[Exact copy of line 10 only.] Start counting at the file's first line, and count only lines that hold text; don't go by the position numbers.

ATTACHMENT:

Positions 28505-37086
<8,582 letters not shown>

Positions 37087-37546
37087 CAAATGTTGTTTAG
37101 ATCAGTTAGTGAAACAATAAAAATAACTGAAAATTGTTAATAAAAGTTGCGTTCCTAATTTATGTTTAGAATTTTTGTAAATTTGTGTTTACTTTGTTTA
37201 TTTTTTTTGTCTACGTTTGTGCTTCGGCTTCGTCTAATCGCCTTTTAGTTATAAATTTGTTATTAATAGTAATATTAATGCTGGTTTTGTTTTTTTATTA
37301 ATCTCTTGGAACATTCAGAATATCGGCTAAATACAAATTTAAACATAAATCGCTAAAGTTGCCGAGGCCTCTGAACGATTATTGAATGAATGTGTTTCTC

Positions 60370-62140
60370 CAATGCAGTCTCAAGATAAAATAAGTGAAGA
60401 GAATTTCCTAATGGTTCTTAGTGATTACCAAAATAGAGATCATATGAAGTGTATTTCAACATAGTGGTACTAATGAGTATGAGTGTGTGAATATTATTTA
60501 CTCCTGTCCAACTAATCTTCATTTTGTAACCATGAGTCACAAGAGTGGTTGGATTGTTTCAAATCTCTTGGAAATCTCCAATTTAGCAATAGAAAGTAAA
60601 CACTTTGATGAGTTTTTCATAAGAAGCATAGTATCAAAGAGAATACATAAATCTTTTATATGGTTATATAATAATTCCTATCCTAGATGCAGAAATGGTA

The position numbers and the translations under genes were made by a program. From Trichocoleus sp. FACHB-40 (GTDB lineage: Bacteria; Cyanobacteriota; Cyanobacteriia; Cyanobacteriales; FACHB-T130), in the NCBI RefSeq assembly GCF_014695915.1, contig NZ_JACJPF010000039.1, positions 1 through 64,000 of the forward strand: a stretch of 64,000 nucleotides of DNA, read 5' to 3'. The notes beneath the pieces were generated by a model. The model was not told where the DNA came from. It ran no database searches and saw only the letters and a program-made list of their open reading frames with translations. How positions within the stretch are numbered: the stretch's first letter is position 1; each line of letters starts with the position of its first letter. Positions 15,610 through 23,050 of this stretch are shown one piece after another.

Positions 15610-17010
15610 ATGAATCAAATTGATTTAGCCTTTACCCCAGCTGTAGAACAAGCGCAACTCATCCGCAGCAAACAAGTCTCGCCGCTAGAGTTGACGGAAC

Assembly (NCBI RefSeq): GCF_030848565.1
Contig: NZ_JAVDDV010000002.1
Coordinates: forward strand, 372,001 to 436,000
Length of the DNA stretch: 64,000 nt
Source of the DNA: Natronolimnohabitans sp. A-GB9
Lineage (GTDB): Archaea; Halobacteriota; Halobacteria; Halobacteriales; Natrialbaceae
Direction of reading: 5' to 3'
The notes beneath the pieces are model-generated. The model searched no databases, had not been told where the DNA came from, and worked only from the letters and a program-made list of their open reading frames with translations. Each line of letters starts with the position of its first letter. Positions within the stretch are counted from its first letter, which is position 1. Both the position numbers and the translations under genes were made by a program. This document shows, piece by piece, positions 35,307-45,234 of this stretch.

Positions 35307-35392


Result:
60401 GAATTTCCTAATGGTTCTTAGTGATTACCAAAATAGAGATCATATGAAGTGTATTTCAACATAGTGGTACTAATGAGTATGAGTGTGTGAATATTATTTA